There was also a significant group by test interaction (F(2,9) = 5.383, p < 0.05) as monkeys in the area 14 group (p < 0.05), but not the CON or area 11/13 group (p > 0.4), significantly altered the degree to which they shifted their choices across the two tests (Fig. 3A). A shift in difference scores across the two tests is something that we have reported in previous groups of either control or lesion monkeys (Baxter et al., 2000; Izquierdo and Murray, 2004). One possible explanation for the change across tests is that inadvertent damage to areas 11/13 caused a transient effect. A Pearson correlation conducted on the extent of damage to area 11/13 and the difference score on devaluation test 1 in the monkeys with area 14 lesions, however, failed to prove that there was a relationship (r = 0.325, p > 0.5). An alternative explanation is that monkeys in this group had recovery of function during devaluation test 1. To test for recovery of function within the first devaluation test, we examined scores across five-trial blocks. A 6 (trial blocks) by 2 (lesion group) repeated-measures ANOVA failed to reveal a block by group interaction or main effect of group when area 14 lesion animals were directly compared to controls (block by group interaction, F(5,30) = 1.14, p > 0.3; effect of group, F(1,6) = 3.13, p > 0.1). Thus, there was no evidence for recovery of function in the monkeys with area 14 lesions during reinforcer devaluation test 1.
Although both operated groups ate slightly more on average than the CON group (mean ± SEM: CON = 120.4 ± 7.1 g; area 11/13 mean: 165.1 ± 22.9 g; area 14 mean: 150.5 ± 13.6 g), the amount of food the groups consumed in the selective satiation procedures conducted before reinforcer devaluation tests 1 and 2 did not differ (F(2,9) = 2.05, p > 0.1). The number of times per session following selective satiation that monkeys chose an object but did not retrieve the food underneath also did not differ between groups (mean ± SEM: CON = 1.25 ± 0.6; area 11/13 mean: 1.06 ± 0.98; area 14 mean: 1.56 ± 0.4). A repeated-measures ANOVA of the number of unretrieved foods across the two devaluation tests for the three groups did not reveal any significant main effects or interactions (effect of test F(1,9) = 3.05, p > 0.1; effect of group F(2,9) = 0.78, p > 0.5; test by group interaction F(2,9) = 2.66, p > 0.1).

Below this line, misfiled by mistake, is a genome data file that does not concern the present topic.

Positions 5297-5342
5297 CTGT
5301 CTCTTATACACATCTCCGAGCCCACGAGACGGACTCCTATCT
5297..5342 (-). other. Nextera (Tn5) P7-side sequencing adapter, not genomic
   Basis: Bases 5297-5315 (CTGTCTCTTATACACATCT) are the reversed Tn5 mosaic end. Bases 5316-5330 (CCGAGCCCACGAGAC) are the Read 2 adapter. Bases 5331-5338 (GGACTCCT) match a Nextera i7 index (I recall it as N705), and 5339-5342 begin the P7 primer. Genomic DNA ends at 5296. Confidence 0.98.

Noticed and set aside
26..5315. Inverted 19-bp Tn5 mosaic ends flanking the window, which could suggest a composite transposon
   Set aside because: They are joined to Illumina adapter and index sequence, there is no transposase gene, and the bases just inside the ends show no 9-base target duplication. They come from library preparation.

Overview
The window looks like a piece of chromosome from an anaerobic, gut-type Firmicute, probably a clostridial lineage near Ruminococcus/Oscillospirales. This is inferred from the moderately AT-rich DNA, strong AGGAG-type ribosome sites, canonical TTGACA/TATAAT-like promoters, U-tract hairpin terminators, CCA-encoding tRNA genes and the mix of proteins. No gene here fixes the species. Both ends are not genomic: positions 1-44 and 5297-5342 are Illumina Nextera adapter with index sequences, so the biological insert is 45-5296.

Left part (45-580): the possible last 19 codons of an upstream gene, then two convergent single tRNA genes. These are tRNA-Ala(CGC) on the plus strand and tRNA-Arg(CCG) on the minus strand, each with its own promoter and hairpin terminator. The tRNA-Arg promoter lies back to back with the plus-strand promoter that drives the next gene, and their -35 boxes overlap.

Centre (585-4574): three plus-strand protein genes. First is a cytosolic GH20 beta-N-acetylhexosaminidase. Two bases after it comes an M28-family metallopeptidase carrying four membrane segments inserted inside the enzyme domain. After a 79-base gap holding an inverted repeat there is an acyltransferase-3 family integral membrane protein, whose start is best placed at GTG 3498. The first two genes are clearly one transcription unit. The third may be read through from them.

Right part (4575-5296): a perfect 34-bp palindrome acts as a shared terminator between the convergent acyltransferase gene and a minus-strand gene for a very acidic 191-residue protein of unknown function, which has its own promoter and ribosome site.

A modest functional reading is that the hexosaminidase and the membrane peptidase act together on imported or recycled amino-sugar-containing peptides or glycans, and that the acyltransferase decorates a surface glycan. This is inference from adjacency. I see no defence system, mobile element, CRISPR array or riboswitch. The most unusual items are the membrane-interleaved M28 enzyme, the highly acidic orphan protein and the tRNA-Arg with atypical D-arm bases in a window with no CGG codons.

Reinforcer devaluation test 3 (food only)
When monkeys were presented with the two food items in the absence of objects, all groups consistently chose the food on which they had not been sated (Fig. 3B). A one-way ANOVA of the difference scores in reinforcer devaluation test 3 confirmed this impression (F(2,9) = 2.81 p > 0.1). There were also no group differences in the amount of food consumed in the selective satiation procedure before reinforcer devaluation test 3 (F(2,9) = 1.31, p > 0.1).